New Community Organizations Need Longer Training to Perform Effectively
This post presents findings from the recent Feed the Future impact evaluation on the Impact of Water Users Associations (WUAs) on Water and Land Productivity, Equity and Food Security in Tajikistan. Join our upcoming seminar to learn more!
Reforms in water governance are taking place across the globe, as governments seek more cost-effective and equitable ways to manage a critical resource for development. To this end, national institutions are transferring to local communities much of the responsibility for decisions and tasks involved in water management. At the same time, governments are preparing communities to handle these responsibilities efficiently by organizing them into participatory institutions and by training them in self-governance.
What can be done to ensure that these newly created institutions function effectively, especially in countries that are struggling to make the transition from state-controlled to decentralized economies? One such country is Tajikistan in Central Asia, where recent research suggests that the duration of the training offered to members of community-based institutions is a key factor for improving their performance.
After the disintegration of the Soviet Union, civil war broke out in Tajikistan. With the departure of Soviet specialists, irrigation infrastructure and management collapsed. When the civil war ended, Soviet-era collective farms were “decollectivized” into private farms. The state irrigation departments, which had been created to serve large collectives, proved unable to meet the needs of thousands of smaller private farms, where production decisions were no longer coordinated. This led to a major disruption in the delivery of irrigation water to farms.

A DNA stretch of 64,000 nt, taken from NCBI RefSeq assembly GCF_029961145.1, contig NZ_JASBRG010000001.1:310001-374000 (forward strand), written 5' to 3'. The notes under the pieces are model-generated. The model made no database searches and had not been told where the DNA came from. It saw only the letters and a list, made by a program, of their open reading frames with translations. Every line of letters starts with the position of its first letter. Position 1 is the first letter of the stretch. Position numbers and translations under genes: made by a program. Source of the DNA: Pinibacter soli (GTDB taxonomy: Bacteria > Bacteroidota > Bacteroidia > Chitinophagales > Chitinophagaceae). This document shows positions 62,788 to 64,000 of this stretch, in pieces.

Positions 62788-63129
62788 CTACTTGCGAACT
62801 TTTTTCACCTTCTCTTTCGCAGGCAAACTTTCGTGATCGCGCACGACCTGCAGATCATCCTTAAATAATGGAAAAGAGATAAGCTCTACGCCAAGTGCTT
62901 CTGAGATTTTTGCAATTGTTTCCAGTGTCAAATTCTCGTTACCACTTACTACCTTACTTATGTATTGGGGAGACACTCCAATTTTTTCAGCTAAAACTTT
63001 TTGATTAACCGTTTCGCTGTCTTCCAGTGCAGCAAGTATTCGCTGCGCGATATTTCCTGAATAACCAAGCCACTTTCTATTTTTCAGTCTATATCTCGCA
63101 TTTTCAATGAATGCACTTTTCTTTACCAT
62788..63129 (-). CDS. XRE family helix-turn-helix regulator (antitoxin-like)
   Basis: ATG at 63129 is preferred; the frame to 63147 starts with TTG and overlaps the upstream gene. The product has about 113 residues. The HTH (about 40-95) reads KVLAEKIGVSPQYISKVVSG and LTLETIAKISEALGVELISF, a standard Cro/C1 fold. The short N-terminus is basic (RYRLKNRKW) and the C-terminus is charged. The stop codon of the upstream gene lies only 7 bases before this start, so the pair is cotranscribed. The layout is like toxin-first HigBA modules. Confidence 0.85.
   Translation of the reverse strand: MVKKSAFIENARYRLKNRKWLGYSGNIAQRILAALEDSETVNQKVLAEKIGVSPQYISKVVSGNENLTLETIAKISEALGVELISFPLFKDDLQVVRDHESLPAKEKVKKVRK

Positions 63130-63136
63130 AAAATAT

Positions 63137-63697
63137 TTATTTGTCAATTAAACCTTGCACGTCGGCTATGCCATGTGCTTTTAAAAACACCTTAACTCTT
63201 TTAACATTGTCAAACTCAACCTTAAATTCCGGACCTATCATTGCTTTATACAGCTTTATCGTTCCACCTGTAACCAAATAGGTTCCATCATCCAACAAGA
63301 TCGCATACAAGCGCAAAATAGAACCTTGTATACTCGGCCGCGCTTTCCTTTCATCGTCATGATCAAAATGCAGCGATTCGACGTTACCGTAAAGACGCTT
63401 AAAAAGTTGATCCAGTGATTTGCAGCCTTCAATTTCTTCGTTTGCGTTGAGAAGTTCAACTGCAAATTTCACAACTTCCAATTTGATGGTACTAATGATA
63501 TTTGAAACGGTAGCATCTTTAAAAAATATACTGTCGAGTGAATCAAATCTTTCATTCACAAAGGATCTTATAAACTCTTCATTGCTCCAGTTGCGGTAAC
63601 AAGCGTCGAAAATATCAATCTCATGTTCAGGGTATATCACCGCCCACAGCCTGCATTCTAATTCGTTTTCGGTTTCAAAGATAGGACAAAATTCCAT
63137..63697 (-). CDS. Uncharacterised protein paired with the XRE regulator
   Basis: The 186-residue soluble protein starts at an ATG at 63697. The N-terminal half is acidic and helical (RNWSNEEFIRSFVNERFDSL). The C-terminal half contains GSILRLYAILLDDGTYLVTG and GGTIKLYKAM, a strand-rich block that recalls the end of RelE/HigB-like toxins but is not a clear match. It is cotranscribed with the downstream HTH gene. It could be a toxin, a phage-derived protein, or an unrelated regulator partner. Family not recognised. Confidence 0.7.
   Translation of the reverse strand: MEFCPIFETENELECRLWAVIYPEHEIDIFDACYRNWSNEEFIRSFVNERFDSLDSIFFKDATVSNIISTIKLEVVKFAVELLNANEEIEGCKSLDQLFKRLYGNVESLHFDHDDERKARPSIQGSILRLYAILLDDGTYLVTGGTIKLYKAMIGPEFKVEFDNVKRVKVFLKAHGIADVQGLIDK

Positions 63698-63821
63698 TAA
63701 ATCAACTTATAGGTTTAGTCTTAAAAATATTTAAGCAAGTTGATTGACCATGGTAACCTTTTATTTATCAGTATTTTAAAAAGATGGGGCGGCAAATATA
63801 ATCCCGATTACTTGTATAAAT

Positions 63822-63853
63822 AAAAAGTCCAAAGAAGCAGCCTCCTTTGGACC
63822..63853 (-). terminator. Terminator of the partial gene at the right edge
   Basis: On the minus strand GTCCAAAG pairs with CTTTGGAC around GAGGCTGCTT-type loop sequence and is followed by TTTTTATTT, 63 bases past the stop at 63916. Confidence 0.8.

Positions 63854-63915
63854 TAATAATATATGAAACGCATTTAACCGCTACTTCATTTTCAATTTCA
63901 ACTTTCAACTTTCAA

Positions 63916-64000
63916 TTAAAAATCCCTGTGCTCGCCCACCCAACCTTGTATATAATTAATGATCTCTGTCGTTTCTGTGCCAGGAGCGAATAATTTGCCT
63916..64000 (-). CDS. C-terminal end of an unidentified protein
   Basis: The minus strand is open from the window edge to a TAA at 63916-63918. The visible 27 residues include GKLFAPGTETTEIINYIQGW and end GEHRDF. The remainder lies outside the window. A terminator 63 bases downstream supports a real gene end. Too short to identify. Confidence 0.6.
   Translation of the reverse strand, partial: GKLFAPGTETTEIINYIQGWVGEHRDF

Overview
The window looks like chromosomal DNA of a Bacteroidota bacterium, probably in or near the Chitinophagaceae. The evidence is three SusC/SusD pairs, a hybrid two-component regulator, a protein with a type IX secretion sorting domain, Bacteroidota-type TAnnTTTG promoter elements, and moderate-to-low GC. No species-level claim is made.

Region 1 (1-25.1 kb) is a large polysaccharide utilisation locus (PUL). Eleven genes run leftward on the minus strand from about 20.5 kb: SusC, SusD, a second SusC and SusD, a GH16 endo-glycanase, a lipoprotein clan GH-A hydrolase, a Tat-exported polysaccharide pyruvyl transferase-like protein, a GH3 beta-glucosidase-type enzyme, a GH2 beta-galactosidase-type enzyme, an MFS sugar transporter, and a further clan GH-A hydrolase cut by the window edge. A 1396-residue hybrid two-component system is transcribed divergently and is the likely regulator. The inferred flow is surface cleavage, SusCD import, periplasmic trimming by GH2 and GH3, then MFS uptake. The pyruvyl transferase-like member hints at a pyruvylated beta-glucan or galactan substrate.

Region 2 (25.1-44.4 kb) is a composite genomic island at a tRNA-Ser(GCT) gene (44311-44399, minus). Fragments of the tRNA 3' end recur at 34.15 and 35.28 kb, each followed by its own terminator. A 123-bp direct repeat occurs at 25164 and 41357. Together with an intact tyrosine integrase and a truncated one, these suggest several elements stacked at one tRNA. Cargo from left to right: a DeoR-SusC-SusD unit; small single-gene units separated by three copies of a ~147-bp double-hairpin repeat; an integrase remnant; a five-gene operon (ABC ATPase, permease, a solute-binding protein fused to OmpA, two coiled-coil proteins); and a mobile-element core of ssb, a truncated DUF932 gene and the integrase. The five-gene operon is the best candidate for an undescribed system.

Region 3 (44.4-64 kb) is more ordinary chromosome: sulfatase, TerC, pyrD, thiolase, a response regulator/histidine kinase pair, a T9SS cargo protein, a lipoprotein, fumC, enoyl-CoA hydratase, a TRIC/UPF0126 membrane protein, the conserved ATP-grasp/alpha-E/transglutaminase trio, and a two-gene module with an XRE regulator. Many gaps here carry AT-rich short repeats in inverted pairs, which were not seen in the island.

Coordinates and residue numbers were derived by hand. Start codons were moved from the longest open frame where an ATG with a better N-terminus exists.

To address this problem, the government of Tajikistan, with technical assistance provided by USAID, drafted the Water User Association Law of 2006, mandating that water user associations (or WUAs) would be the institution responsible for delivering water to farms. In response to a government request for further international assistance, USAID set up WUAs under the Feed the Future Program in Tajikistan. Since then, the government and other donor agencies have used the training program and materials designed by USAID to establish additional WUAs. More than 400 are now registered and functioning in the country.
There is a key difference, however, between the WUAs set up by USAID and those established by other agencies — namely, the duration of the training. The former received training in water management and participatory decision-making over a period of 20-24 months, and this involved repeated interaction with the trainers. The WUAs set up by the government, in contrast, received only 3-6 months of training, using essentially the same training materials as those provided by USAID. The shorter duration of this training was consistent with the practice of other countries, such as India, where training was provided in support of efforts to decentralize irrigation management.
According to the results of recent research, the WUAs that received training for a longer period perform better. Primarily as a result of their lengthier interaction with the trainers, they recover membership fees from 19 percent more neighbors and carry out routine repairs and maintenance of irrigation canals more frequently.
In countries that are replacing centralized systems with participatory governance, it is common for new institutions to emerge. Where local communities have little previous experience with collective management, it is logical for them to require an incubation period to build the necessary knowledge and skills. There is no strict formula for determining the length of the training that WUAs receive; this will depend on local history and on the people involved. Clearly, however, longer training is a key requirement for these young institutions to function effectively and deliver high-quality services to their communities.